A leaked internal memo to the senior officers in Afghanistan has revealed the army's plans to cut up to 16,500 soldiers under its new redundancy plan by April 2015, it has been reported.
This is supposed to cover 2500 wounded soldiers including 350 who have lost their limbs in the war field. Interestingly, the plan came to light on the day when the nation was paying tribute to its war dead at a poignant ceremony on Armistice Day. The event was especially significant at Camp Bastion in Afghanistan, where soldiers marked the death of 385 British servicemen killed since 2001.
The memo states that wounded soldiers who have been "temporarily downgraded will not be exempt." They could be dismissed in the next round of cuts, likely to start after Christmas, reports the Daily Telegraph.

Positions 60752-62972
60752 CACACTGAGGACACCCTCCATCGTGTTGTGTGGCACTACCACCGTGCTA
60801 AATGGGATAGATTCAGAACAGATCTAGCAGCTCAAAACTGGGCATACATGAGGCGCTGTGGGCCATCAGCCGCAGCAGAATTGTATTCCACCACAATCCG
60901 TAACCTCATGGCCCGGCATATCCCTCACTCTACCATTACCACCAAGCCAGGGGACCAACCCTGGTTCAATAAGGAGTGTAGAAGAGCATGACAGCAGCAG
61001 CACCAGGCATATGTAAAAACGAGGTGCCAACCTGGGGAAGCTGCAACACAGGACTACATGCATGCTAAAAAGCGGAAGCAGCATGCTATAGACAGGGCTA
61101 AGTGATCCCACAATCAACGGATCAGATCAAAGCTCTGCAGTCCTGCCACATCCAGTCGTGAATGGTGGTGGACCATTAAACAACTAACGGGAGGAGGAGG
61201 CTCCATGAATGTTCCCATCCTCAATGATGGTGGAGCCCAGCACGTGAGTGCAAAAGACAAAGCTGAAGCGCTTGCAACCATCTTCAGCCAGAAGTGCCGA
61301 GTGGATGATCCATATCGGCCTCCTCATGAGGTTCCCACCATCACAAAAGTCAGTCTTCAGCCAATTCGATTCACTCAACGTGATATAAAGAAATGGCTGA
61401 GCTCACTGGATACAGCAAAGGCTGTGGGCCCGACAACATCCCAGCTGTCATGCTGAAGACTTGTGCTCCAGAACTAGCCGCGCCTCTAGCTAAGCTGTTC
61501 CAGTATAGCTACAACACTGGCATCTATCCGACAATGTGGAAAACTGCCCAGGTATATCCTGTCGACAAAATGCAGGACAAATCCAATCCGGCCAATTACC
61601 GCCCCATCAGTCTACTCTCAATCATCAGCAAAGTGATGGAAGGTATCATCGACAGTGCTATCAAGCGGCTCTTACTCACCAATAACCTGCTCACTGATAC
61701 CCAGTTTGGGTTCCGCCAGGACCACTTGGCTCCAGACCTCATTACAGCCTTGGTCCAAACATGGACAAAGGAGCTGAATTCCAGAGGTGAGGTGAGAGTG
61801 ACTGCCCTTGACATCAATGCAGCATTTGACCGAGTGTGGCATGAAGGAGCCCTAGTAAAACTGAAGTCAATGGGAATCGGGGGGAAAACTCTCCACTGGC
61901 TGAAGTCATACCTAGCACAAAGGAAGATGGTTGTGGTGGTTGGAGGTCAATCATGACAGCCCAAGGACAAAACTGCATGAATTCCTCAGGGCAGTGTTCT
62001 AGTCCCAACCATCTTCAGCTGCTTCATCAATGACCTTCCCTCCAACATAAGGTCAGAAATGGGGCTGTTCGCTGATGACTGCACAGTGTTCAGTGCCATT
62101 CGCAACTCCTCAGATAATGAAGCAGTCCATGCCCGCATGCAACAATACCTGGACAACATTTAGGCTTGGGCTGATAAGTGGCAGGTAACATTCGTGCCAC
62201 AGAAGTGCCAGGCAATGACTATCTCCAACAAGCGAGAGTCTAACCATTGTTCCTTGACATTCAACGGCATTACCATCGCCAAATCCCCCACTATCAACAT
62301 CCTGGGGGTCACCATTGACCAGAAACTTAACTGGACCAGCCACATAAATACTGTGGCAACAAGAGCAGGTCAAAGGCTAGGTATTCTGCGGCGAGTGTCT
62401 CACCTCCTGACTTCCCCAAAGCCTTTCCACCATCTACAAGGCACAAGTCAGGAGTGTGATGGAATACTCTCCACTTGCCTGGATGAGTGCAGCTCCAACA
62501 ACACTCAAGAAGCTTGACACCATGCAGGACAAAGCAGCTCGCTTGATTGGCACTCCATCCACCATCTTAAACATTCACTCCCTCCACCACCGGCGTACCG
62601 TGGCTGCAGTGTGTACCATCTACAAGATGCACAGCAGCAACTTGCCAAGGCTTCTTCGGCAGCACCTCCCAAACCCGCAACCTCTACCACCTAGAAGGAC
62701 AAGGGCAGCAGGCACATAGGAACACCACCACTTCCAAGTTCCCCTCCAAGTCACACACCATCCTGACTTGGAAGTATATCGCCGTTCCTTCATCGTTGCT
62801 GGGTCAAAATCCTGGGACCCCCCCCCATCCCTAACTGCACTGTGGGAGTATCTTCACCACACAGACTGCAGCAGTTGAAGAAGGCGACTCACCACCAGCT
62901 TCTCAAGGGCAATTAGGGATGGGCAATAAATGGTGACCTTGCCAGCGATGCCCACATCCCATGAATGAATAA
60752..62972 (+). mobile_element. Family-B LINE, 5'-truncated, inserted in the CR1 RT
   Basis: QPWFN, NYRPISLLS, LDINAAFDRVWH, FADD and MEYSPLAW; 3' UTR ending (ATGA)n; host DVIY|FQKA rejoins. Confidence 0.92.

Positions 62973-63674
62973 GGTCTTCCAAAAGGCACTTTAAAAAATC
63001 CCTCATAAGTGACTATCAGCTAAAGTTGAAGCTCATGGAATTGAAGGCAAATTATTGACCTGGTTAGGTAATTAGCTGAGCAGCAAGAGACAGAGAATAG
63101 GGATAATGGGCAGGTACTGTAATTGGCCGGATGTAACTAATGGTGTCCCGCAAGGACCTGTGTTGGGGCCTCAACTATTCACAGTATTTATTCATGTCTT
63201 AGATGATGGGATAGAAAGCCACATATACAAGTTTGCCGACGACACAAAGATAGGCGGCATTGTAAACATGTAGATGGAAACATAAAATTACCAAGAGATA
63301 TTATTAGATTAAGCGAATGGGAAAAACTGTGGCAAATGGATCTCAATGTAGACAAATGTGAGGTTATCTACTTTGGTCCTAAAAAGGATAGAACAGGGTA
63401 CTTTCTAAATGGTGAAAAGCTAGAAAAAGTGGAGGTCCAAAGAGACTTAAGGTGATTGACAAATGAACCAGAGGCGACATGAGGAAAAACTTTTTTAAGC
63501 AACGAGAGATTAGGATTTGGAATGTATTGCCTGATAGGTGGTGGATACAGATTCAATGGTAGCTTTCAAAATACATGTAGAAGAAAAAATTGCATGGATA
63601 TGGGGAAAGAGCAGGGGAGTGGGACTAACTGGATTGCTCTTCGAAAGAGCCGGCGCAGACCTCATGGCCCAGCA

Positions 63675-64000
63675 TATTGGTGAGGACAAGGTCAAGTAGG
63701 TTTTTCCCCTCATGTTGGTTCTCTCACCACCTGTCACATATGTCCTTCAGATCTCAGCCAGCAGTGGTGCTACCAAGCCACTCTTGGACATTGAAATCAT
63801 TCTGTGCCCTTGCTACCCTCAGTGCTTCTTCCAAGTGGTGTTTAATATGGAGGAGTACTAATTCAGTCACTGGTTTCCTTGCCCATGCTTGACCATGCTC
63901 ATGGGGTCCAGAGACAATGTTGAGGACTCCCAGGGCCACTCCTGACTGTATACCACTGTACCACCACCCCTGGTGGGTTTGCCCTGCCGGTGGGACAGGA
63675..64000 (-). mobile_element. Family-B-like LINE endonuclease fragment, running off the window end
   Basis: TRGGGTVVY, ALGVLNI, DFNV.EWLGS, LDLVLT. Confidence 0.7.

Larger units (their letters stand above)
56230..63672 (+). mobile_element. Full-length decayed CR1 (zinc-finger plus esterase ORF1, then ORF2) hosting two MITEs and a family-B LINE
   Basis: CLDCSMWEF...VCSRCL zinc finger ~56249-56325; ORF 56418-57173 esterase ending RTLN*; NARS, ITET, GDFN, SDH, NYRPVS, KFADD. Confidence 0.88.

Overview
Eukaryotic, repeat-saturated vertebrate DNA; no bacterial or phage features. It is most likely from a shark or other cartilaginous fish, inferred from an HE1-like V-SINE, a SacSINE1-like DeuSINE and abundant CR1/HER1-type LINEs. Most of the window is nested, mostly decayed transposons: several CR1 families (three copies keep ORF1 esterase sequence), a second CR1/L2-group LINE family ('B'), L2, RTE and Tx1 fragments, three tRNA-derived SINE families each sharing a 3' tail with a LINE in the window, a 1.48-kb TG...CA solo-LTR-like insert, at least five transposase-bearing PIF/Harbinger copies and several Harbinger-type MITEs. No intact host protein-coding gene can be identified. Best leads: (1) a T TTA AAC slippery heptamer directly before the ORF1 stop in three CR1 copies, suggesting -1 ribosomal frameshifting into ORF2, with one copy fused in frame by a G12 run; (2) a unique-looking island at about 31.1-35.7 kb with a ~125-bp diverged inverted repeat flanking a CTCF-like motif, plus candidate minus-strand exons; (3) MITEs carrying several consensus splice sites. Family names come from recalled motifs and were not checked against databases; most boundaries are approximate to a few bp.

The soldiers serving in the frontline in Afghanistan are outraged at the memo which suggests that they could be made redundant if they are wounded. It has been pointed out that the Army's fighting strength is diminished because it carries a large number of wounded soldiers, and able-bodied recruits are being turned away.
However, Army sources have not confirmed the matter. "There is absolutely no plan to change our treatment of service personnel who are wounded, injured or sick," said the Head of army planning Brig. Richard Nugee, as quoted by the newspaper.
The Ministry of Defence (MoD) responded to the leak saying that it was still considering the matter. "The Army is still considering the criteria including size and shape for Tranche 2 and any subsequent redundancy and nothing has yet been agreed," said an MoD statement.
"We have been clear throughout the redundancy and have made clear in the House of Commons that every case of wounded, injured or sick will be assessed individually. No one will leave the armed forces through redundancy or otherwise until they have reached a point in their recovery where leaving the armed forces is the right decision, however long it takes," Nugee added.
The move has angered the wounded soldiers and their families.